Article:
The components of the ion source that routinely require maintenance may be affixed onto extensible probes that can be passed into the ion source vacuum system and positioned into their appropriate locations in the source. When service is required, the components may be removed. Typical ion source components include a cathode, a vaporizer, a sputter target, an electrostatic electron reflector, an anode, and a plasma chamber. These components need not all be present in a given implementation of an ion source.
A cathode is a source of electrons and is commonly formed from a hot filament composed of tungsten or tantalum metal, although a so-called hollow cathode may also be employed. A vaporizer is a heated oven in which the radioactive feedstock may be placed. There is typically a connection between the vaporizer and the plasma chamber of the ion source to permit passage of gas created by heating the feedstock. The vaporizer may also be located within the plasma chamber and use a variety of heating methods to heat the feedstock. Electrical resistance heating is typically employed when the vaporizer is external to the plasma chamber of the ion source while waste heat from operation of the source or heat from ion bombardment may be employed when the source of feedstock vapor is within the plasma chamber.
A sputter target is an alternate source of feedstock vapor. Excess ions fill the plasma chamber and are made to bombard the sputter target because of an applied or induced voltage. Sputtering liberates surface atoms from the sputter target, effectively creating a vapor of the feedstock. An electrostatic electron reflector is a surface that is isolated by electrical insulation so it is not directly connected electrically to the anode or cathode. However, plasma bombardment may indirectly induce a voltage relative to the anode or cathode.
The anode may be the plasma chamber itself or an independent electrode in the plasma chamber or ion source structure. The plasma chamber is a container in which the plasma created by the ion source is maintained prior to extraction and acceleration.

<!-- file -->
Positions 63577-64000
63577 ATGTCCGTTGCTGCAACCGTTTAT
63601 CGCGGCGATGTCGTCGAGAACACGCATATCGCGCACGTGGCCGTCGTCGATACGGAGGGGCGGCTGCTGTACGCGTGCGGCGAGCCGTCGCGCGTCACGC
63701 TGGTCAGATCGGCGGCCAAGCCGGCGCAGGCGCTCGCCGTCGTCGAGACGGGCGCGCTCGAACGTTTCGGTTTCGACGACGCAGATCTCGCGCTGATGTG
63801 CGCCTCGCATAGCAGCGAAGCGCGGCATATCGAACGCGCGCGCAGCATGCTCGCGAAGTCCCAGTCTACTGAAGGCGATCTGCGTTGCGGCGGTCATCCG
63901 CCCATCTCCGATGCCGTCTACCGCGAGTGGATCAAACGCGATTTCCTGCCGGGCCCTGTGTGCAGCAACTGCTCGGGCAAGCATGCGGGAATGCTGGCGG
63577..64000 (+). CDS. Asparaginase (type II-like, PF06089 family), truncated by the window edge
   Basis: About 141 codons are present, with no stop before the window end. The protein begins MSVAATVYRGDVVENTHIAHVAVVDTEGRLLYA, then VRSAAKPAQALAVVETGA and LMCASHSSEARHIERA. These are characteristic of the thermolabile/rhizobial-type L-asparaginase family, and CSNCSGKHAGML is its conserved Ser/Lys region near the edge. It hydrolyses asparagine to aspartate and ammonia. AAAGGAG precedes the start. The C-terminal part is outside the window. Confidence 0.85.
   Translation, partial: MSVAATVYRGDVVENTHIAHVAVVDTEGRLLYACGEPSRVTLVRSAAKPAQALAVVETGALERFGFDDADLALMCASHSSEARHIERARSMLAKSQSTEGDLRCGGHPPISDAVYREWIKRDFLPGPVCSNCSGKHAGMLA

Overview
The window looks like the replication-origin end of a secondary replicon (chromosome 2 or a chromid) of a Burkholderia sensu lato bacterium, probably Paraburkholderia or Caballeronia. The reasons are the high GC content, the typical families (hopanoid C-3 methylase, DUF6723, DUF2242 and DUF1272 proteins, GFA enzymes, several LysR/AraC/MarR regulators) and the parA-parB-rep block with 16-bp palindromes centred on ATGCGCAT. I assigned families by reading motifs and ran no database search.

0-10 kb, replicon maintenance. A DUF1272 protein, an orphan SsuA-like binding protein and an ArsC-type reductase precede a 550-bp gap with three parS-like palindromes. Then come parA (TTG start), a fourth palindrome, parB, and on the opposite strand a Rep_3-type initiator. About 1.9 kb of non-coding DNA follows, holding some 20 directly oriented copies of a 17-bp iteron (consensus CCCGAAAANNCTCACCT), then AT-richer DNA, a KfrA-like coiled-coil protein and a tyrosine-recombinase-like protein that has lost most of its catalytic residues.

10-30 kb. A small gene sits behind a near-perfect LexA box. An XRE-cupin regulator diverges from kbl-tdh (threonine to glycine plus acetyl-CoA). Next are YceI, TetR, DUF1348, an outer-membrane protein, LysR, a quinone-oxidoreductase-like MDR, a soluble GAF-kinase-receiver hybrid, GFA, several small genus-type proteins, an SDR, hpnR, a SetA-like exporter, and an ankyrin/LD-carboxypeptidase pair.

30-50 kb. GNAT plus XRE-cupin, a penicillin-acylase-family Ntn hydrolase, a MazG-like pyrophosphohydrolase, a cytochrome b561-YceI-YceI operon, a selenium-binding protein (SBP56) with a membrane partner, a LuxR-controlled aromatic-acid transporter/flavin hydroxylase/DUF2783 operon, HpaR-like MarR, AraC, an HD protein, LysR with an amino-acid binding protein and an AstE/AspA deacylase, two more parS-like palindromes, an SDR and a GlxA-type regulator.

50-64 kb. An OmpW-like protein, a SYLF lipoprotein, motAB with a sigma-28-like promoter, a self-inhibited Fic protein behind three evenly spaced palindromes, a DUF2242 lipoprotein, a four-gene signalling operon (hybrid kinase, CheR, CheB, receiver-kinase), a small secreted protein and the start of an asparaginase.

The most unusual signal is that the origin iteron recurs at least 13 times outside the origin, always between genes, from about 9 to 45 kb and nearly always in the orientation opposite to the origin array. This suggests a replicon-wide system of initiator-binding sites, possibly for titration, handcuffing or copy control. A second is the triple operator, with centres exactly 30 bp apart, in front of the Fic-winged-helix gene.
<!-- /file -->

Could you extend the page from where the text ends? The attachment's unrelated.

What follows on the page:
FIG. 4 illustrates an embodiment of a customized ion implanter ion source 10. The source 10 includes a vacuum chamber 30, a hot tungsten filament cathode 1000 that may become eroded with use, an electrostatic electron reflector 3000 having insulators 511c, 512c, 513c, 514c that may also become coated with conducting material, a vaporizer 2000 for a radioactive elemental solid phosphorus 70b, and a plasma chamber 4000. The cathode 1000 is on an extensible probe 24c. The vaporizer 2000 is on an extensible probe 24b. The electron reflector 3000 is on an extensible probe 24c. Three sealable transfer containers 22a-c, each having sealable openings 28a-c, provide the capacity for containing radiation and radioactive particulates in addition to maintaining an inert gas atmosphere during transfer to a service area. Other radiation shielding 41a, 42a, 41b, 42b, 43b, 41c, 42c may be used to protect individuals while transferring the transfer containers 22a-c. Three valved openings 38a-c on the vacuum chamber 30 seal the vacuum chamber 30 from air after the extensible probes 24a-c are retracted. All of the extensible probes 24a-c in FIG. 4 are shown in the retracted position. Preferably, the valved openings 38a-c on the vacuum chamber 30 can be sealed adequately to maintain the vacuum in the system. The ion source 10 also contains three bellows 27a-c surrounding the extensible probes 24a-c. Joints 60a-c may be used to fasten the sealable openings 28a-c to the valved openings 38a-c. A magnetic field may be superimposed on the plasma chamber 4000, emanating from ferrous material poles 51, 52. Hand-operated valves 61a-c may be connected to vacuum and inert gas venting connections 63a-c, which could connect to a combined external pumping/venting assembly (not shown). Preferably, the removable enclosures 20a-c will have a minimum of extra hardware attached so they will be easier to lift.